Semonides, Testimonia

LCL 259: 294-295

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Iambic Poetry



1 Suda (iv.363.1 Adler)

Σιμωνίδης Κρινέω, Ἀμοργῖνος, ἰαμβογράφος. ἔγραψεν ἐλεγείαν ἐν βιβλίοις β´ , ἰάμβους. γέγονε δὲ καὶ αὐτὸς μετὰ ϙ´ καὶ υ´ ἔτη τῶν Τρωικῶν. ἔγραψεν ἰάμβους πρῶτος αὐτὸς κατά τινας.

2 Suda (iv. 360.7 Adler)

Σιμμίας Ῥόδιος, γραμματικός. ἔγραψε Γλώσσας, βιβλία γ´· ποιήματα διάφορα, βιβλία δ´. ἦν δὲ τὸ ἐξ ἀρχῆς Σάμιος, ἐν δὲ τῷ ἀποικισμῷ τῆς Ἀμοργοῦ ἐστάλη καὶ αὐτὸς ἡγεμὼν ὑπὸ Σαμίων. ἔκτισε δὲ Ἀμοργὸν εἰς τρεῖς πόλεις, Μινῴαν, Αἰγιαλόν, Ἀρκεσίνην. γέγονε δὲ μετὰ υϛ´ ἔτη τῶν Τρωικῶν. καὶ





1 Suda

Semonides, son of Crines, from Amorgos, an iambic poet. He wrote elegiac poetry in two books1 and iambics. He flourished 490 years after the Trojan War.2 According to some he was the first writer of iambics.

2 Suda

Simmias of Rhodes, a grammarian. He wrote Glosses in three books and a variety of poems in four books.1 In origin he was from Samos, but in the colonization of Amorgos he was sent out as leader by the Samians. In Amorgos he founded three cities, Minoa,2 Aegialos and Arcesine. He flourished (was born?) 406 years after the Trojan War.3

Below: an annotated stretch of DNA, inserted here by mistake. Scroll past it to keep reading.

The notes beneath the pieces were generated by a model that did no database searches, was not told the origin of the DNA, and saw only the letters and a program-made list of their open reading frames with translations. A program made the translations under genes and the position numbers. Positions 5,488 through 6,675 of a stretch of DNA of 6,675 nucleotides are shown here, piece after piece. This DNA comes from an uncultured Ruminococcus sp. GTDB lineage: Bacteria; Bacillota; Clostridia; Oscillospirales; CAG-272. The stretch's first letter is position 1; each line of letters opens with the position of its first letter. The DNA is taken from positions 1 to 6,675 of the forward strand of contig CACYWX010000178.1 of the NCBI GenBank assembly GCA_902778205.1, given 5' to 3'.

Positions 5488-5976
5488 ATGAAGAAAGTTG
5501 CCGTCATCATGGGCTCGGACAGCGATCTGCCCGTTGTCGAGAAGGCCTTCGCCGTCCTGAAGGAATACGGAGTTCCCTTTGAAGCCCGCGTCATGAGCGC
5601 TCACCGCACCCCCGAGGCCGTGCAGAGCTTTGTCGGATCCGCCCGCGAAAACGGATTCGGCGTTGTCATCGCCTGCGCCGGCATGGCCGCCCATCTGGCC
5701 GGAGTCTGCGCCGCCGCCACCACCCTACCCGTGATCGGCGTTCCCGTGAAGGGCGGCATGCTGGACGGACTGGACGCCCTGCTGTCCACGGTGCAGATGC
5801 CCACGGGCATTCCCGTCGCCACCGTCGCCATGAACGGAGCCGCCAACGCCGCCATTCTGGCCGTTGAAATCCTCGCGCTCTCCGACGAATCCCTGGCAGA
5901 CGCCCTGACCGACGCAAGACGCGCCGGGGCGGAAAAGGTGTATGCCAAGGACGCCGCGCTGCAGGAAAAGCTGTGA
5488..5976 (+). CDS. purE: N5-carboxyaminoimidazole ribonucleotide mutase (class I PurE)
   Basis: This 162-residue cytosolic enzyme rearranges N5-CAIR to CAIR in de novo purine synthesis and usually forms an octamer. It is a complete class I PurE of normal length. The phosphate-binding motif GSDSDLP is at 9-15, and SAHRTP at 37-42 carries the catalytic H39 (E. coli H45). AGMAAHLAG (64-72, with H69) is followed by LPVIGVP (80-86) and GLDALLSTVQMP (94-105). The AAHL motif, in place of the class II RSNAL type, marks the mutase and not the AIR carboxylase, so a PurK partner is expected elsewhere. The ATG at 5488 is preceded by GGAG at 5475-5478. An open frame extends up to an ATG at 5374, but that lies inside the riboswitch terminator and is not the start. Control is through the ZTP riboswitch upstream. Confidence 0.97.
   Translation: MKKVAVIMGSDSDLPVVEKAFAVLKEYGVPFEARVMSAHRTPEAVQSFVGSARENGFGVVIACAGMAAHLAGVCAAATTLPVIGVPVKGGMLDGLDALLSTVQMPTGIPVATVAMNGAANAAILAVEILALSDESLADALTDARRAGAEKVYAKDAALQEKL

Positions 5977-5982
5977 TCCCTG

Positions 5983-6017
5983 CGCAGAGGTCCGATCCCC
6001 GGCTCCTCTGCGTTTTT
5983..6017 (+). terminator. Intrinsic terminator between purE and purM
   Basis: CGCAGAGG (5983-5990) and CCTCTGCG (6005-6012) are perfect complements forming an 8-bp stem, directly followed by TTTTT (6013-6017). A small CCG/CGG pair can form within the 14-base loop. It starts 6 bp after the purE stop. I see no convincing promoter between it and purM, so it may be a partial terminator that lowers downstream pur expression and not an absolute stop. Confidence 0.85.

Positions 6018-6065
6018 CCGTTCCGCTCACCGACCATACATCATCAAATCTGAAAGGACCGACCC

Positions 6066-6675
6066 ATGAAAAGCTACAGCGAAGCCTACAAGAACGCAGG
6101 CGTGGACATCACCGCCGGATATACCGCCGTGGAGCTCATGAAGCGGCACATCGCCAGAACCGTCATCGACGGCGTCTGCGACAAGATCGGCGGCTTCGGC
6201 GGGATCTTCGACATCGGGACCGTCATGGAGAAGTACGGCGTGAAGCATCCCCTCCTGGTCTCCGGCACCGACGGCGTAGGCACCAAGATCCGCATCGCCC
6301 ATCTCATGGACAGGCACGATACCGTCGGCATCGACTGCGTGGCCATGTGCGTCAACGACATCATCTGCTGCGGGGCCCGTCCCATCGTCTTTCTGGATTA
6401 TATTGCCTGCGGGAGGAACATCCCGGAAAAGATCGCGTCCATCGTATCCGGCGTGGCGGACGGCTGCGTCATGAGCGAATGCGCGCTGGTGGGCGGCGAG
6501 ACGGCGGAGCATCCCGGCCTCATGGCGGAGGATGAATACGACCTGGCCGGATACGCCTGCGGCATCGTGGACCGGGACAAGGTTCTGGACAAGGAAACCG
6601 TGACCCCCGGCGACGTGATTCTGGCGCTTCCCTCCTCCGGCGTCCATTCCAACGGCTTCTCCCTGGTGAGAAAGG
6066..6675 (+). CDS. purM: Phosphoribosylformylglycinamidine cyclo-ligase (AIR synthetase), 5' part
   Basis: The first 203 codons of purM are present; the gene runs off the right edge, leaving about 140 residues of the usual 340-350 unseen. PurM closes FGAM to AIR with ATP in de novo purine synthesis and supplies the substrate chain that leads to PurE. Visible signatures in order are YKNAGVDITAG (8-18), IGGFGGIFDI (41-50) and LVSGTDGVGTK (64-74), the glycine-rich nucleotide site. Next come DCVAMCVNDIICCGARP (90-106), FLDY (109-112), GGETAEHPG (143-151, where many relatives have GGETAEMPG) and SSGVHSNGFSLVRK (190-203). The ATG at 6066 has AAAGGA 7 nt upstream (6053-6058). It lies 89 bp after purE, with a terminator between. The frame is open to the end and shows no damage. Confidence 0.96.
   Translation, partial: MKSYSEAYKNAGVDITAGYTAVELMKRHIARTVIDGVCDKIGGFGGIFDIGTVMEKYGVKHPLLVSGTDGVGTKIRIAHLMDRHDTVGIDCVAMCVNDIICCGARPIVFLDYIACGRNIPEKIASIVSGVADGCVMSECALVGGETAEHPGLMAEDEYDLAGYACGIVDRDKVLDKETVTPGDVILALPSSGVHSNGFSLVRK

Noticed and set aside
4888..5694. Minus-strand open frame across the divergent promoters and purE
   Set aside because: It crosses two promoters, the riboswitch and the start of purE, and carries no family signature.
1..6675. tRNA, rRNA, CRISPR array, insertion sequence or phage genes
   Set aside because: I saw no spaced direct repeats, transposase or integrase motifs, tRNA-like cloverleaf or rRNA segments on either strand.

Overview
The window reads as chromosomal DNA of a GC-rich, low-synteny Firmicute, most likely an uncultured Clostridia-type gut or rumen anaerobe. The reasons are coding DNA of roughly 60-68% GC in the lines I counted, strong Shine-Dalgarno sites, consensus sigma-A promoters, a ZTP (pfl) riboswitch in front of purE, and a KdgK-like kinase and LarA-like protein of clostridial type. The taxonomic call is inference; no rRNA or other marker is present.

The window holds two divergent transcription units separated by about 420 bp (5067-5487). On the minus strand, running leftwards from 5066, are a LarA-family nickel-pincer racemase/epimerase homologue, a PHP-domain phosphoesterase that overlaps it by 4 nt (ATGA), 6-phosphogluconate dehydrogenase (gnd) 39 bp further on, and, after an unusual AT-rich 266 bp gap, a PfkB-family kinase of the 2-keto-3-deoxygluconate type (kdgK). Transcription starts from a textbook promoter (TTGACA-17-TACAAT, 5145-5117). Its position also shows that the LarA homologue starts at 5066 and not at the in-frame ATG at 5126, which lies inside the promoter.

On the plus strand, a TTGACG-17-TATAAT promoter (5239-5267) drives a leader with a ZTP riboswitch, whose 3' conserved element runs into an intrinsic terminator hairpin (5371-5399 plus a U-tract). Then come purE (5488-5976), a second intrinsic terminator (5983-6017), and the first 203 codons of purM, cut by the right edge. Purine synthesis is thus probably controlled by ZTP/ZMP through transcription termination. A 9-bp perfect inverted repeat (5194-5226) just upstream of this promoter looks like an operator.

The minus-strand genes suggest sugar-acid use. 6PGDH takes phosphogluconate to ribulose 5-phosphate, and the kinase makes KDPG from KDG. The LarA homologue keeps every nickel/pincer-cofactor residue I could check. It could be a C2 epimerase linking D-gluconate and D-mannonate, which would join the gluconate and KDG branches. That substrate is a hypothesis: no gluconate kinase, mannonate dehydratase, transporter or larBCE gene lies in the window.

• 1See n. 4 on test. 2.
  • 2I.e., 693 b.c., if Eratosthenes’ dating of the war is being followed. Perhaps here, in contrast to the Suda‘s common practice, γέγονε means ‘was born’ rather than ‘flourished,’ since this would make the date agree with those sources which assign the poet’s floruit to the 660s (see test. 3).
  • 1It is clear that what follows pertains to Semonides and has been erroneously included under Simmias.
  • 2Stephanus of Byzantium s.v. Ἀμοργός states that Semonides came from Minoa, perhaps suggesting a tradition which associated the poet only or primarily with this settlement. The other two cities were actually founded by Naxos (Klio 21 [1927] 313-14).
  • 3I.e., 777 b.c., but one MS provides the same date as in the entry above (693).
DOI: 10.4159/DLCL.semonides-testimonia.1999